One of the saddest things about seminary is that everything became a competition; I tried to explain why Jesus prayed this, “Im sure he knew what he was doing, he prayed this for our benefit in the future, so that we would know about prayer.” “No Tinker,” one of my peers interrupted, “Jesus did this to help us recall the Psalmists words of prayer to be delivered from the pit, Jesus wanted us to understand his command over the Old Testament Scriptures…” This went on and on. We showed off in front of our professor explaining and rationalizing why Jesus said what he said. Our answers got better and better, we began to yell at one another across the room when all of the sudden my professor slammed his hands on the table. He said, “I am so sick and tired of hearing young seminarians like you, try to explain away what Jesus said. This verse in Mark is one of my favorites. Do you know why? Because in this scripture Jesus is just like me.” Then it was silent. Though we still had thirty minutes left in class, my professor packed his belongings and walked out of the room.

For days it was all I could think about, and even now I think about it all the time. That in the garden, in this precious moment we have recorded, we see Jesus just like us. You can bet that if I was in the garden and I knew what was going to happen to me I would’ve shouted out, “Please God don’t let it happen!” If I found myself hanging on the cross I would’ve shouted out, “My God, my God, why have you forsaken me?” Jesus is just like me.

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If Jesus was to restart his ministry today in Staunton, VA He would not walk up and down Beverley St. with a three piece pinstripe suit and italian leather shoes. He would be wearing worn out Carhartts, dirty and used. He would be wearing a plaid shirt and hiking boots. He would walk up and down our streets seeking out the last and the least and the lost. Jesus is just like you.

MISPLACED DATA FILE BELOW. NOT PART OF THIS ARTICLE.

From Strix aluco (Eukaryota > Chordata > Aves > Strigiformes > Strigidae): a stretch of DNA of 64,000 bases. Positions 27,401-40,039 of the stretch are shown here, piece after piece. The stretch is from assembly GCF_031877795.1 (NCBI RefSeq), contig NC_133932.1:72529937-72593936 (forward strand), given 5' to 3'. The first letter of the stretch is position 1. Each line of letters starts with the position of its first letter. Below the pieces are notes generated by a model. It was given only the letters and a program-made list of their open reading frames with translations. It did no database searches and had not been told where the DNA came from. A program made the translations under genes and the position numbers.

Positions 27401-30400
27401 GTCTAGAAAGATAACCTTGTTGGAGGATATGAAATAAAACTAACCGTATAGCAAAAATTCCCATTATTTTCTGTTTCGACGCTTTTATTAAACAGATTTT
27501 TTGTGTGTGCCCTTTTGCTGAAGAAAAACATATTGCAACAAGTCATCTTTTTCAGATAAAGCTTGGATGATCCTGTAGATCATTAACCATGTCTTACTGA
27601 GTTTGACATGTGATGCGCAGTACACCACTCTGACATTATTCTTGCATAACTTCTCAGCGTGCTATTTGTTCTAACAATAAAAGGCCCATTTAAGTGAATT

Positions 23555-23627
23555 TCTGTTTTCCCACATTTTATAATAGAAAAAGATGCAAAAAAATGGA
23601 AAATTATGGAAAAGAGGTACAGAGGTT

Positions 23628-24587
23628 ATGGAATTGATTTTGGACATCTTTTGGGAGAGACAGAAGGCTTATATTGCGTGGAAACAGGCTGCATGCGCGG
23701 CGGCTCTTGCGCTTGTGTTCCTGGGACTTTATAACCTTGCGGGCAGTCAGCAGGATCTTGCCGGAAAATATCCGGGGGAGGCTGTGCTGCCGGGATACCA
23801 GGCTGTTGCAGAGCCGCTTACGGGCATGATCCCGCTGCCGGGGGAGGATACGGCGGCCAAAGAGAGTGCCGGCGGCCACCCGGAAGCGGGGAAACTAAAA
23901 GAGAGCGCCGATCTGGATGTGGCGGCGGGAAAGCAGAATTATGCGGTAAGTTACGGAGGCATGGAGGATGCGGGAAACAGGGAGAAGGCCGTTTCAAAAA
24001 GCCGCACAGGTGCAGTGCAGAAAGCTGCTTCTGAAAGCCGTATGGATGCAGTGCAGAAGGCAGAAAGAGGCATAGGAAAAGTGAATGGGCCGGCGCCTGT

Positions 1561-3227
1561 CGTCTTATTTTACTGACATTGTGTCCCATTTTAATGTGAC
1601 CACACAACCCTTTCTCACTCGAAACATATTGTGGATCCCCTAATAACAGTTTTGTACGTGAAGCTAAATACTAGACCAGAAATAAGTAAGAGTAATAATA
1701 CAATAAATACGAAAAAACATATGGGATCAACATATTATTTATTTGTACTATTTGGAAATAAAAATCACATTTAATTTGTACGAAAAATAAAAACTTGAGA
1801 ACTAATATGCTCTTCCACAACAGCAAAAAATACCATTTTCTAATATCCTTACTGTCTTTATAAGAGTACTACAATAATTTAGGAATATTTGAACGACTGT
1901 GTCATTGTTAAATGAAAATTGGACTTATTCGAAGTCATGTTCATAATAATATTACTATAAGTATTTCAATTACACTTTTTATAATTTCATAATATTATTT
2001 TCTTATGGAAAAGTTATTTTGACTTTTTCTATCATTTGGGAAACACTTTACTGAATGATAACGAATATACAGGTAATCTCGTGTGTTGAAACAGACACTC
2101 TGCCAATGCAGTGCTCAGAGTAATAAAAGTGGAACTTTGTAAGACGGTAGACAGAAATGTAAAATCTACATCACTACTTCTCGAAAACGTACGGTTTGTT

We don’t come to worship to pretend to be someone we’re not. We come together just like this to learn exactly who we are and whose we are. We are just like Jesus praying in the garden of Gethsemane.

But at the same time, Jesus is completely unlike me. My prayer would have stopped with, “God take this cup from me.” But thats not where Jesus’ prayer ended. Jesus continued on to say, “not what I want, but what you want.” For as many ways as Jesus can be just like us, he is completely unlike us because he knew the Father’s will and marched up to the top Calvary to hang and die on a cross for you and me.

So I wonder; what are your prayers like? Are they like mine: O God please deliver me from this and that… Or are your prayers like Jesus’? “God I know I’m in a tough spot right now, I know that you can fix me and heal me, you can make my son or daughter well, but, in the end its not about what I want, its about what you want.” You know that great part of the Lord’s prayer? Thy Will Be Done. Many of us say it everyday. Do we really want God’s will?

Its not about what I want, its about what you want.